When you’re right in the middle of it. When it hurts. When you don’t know if you can hold on one more second. Instead of giving up, can you get curious? Can you try a new perspective? Can you take a deep breath and hold on?
This strategy was introduced to me during a yoga class. The instructor made the connection between holding a challenging pose and staying in a challenging situation.
We’ve been having quite the challenging situation at our site. A six year old showed up for school a month ago. He was so lethargic from hunger that his glazed eyes refused to focus on anything. During nap-time the first day he defecated in his sleep. His body wasn’t used to having to manage sleep and digestion simultaneously. During the third day he stopped stealing food from the others. He knew he could get more if he wanted. During the fifth day, the crazy started.
This beautiful boy is absolutely wild. He’s never had discipline of any kind and spends his days as he wants. Suddenly, there were rules about not pinching, and not leaving rooms at will, and using actual toilets for elimination. Squeaks of laughter marked each jail break. If he was chased it was his victory. His high-pitched jabbering encouraged everyone to join him. We pulled two of them off the roof of the playground three times that day, chased them around the compound, sat with them in timeout, then took them back to class and repeated the process.
Stickers? Don’t need ‘um. Candy? Don’t care.
My professional suggestion: He’s not ready for school. He needs to go home and come back when he can figure it out. He’s taking so much away from the other kids.
I was shocked his teacher disagreed. This poor woman spends her days corralling kids who each have special issues to overcome and all she could say was, “let’s try one more day. If he goes home, it only hurts him.”
I prayed; I asked for prayer. And as so often happens when we pray to see change in others, we find change is necessary in us.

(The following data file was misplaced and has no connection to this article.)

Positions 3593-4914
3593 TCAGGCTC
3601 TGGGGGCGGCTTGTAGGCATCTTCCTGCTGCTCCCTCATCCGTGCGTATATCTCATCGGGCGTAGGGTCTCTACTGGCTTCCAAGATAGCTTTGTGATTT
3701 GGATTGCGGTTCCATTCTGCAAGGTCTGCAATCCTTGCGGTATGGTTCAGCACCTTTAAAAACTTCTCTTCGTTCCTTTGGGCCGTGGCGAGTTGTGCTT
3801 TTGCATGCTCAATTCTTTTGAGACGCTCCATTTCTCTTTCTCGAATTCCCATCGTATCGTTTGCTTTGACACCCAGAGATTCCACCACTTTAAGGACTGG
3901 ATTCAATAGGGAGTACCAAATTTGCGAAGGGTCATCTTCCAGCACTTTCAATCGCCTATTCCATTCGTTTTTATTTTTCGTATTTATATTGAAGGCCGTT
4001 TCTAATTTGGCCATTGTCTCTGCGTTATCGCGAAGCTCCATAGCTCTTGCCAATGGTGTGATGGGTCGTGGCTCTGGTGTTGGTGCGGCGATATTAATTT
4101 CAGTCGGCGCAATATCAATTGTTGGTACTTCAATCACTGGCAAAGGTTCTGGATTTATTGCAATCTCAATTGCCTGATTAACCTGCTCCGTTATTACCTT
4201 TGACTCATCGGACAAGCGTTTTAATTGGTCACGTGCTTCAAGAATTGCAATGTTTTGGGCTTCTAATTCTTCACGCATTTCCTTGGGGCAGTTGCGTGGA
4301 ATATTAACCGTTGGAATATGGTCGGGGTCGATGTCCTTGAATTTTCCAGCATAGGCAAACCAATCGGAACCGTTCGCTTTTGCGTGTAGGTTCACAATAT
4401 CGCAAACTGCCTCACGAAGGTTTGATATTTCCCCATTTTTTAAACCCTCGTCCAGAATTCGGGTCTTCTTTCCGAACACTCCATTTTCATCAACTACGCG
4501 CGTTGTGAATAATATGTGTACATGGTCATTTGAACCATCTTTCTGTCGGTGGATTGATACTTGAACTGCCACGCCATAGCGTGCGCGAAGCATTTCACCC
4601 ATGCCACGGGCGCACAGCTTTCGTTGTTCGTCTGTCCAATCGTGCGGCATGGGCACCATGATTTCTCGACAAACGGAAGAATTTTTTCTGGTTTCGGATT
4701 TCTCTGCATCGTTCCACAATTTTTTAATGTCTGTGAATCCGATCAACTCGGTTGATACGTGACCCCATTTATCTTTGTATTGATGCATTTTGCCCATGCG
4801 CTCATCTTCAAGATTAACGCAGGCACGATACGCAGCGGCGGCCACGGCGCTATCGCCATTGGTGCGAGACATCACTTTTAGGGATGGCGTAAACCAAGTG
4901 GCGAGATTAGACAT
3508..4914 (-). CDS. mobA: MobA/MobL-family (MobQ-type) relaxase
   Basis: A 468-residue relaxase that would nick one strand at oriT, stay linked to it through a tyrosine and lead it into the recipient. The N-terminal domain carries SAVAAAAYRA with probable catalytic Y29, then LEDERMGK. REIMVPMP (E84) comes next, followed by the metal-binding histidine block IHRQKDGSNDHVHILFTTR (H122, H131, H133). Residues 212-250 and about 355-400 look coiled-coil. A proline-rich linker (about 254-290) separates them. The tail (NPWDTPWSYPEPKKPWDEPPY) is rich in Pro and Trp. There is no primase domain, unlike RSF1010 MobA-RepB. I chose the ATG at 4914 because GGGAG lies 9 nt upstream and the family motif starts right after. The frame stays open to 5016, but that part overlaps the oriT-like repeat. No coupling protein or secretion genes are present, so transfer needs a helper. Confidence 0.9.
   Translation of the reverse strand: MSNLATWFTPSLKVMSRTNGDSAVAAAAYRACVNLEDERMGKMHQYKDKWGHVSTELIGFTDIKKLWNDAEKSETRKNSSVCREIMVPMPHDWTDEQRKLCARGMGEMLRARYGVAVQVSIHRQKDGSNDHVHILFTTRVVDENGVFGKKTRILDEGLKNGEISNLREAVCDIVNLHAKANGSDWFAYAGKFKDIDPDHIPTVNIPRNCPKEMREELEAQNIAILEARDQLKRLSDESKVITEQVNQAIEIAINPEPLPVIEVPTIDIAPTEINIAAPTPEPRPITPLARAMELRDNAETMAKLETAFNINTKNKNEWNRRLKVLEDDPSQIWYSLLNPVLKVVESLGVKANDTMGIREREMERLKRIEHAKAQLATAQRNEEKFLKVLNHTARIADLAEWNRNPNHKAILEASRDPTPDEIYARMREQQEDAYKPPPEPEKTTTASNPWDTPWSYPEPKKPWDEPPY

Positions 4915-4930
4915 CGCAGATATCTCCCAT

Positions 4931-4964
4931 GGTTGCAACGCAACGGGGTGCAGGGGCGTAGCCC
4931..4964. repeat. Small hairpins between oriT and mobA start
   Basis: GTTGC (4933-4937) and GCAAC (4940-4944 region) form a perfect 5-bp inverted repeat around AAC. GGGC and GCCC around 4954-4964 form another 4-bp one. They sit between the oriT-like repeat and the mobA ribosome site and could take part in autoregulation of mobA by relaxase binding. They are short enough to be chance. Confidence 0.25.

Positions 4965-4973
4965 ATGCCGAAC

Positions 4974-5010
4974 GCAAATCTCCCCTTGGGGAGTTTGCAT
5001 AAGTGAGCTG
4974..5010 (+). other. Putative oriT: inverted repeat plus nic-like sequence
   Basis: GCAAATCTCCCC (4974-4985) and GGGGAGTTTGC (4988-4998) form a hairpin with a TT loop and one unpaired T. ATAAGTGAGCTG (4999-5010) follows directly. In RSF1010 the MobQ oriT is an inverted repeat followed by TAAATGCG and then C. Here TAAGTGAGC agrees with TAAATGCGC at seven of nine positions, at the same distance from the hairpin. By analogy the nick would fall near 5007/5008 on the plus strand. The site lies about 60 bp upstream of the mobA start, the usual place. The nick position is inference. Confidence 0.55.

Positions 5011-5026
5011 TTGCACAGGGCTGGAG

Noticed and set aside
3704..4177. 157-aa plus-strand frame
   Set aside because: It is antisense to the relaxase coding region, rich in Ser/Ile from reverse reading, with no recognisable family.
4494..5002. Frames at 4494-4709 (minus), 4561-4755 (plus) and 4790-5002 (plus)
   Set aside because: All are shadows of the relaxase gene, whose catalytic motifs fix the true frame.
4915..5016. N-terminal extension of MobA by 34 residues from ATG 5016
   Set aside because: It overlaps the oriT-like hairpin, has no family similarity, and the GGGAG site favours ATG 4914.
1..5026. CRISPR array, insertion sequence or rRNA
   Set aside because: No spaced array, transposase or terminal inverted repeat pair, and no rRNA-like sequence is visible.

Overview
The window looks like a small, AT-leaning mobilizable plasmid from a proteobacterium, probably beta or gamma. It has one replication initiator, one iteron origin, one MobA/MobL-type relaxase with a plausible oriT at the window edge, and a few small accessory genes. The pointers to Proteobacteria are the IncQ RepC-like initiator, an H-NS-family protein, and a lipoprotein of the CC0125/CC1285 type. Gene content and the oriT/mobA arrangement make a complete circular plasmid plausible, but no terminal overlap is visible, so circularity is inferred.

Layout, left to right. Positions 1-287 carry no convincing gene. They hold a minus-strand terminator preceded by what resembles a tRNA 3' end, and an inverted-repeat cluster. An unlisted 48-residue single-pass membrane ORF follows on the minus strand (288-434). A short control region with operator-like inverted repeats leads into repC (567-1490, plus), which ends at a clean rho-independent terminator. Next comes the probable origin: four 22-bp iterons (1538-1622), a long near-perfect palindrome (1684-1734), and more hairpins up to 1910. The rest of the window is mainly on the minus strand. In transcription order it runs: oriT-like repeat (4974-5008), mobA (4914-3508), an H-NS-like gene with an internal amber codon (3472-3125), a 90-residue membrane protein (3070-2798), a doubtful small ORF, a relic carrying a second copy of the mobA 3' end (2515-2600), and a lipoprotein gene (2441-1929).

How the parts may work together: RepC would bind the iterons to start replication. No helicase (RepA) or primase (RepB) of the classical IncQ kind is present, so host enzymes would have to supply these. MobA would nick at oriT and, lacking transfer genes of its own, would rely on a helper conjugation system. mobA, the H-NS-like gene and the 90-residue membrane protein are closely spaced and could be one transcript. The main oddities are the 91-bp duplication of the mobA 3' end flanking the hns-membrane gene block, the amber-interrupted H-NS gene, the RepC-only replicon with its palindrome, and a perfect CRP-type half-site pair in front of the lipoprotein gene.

Armed with new ideas from the share expertise of others, I went back to the site ready to be curious. Ready to study my specimen and figure out what made him tick. I wanted to find the why behind the crazy.
We gave him a squishy ball. He was entranced. He rolled it up and down is forehead. He squished it into his ear. He squished it into his sister’s ear. Interesting. He got antsy. I took him outside and we jumped up and down as hard as we could. My eyes shifted to the classroom door then to his, he ran right back and took his seat, holding his hand out for the ball. He got antsy. I took him outside and we twirled in circles. Back to class. He got antsy; more jumping. He got antsy: twirling. He sat on my lap and I held him tightly so he would feel solid and safe. We went for a bathroom break, we washed our hands at the big water tank. He didn’t run away. As water poured from the tap, he smashed his whole face against the side to feel the vibration of water leaving the tap. He hit a long stick as hard as he could on the ground. I encouraged him. He smiled and hit some more. We walked back to class.
He began repeating “Nimetoka kuandika!” “I want to write!” With raised, questioning eyebrows I took him to the back of the room, poured salt onto a plate, and started tracing letters with my finger. He drew a circle with the pad of his pointer finger. Under his breath he said, “Circle”. In English. My heart stopped. He said it again. He drew circles until snack time. After snack time, he couldn’t handle class anymore even with jumping and twirling. So, we went to the office.
“Nimetoka kuandika!” I pulled out a blank sheet of paper and popped open a container of colored pencils. He colored happily until lunch. He ran once. I hopped up to follow and saw him racing to the toilets, then to wash his hands, then right back to keep coloring. He wasn’t running to be chased he was running to get back quicker
After lunch is nap time. He wasn’t interested in napping with his classmates, so I put a blanket down on the office floor. He didn’t seem very tired, but when I asked him, he laid down for solid ten minutes, before returning to HIS desk to continue coloring. Then he brought me books to read with him. My heart stopped again.
Every time I held my held my hand out to him, he took it. After four days of nothing but running and challenging, he was happy and peaceful. I was, too.
He isn’t ready for full-time school. He’ll need a lot of breaks. I can’t be is 1:1 aid because I got ZERO of my actual to-do list accomplished…and I’m, like, trying to run a school. But, I can hire someone who will be his jumping buddy. I can help him to feel safe and seen. I can support him in building stamina to increase his time in class. I can stay curious about what’s going to happen next.
I can stay in a challenging place because I believe the next moment is as likely to be a break through as it is to be a break down. That’s a good way to end a week.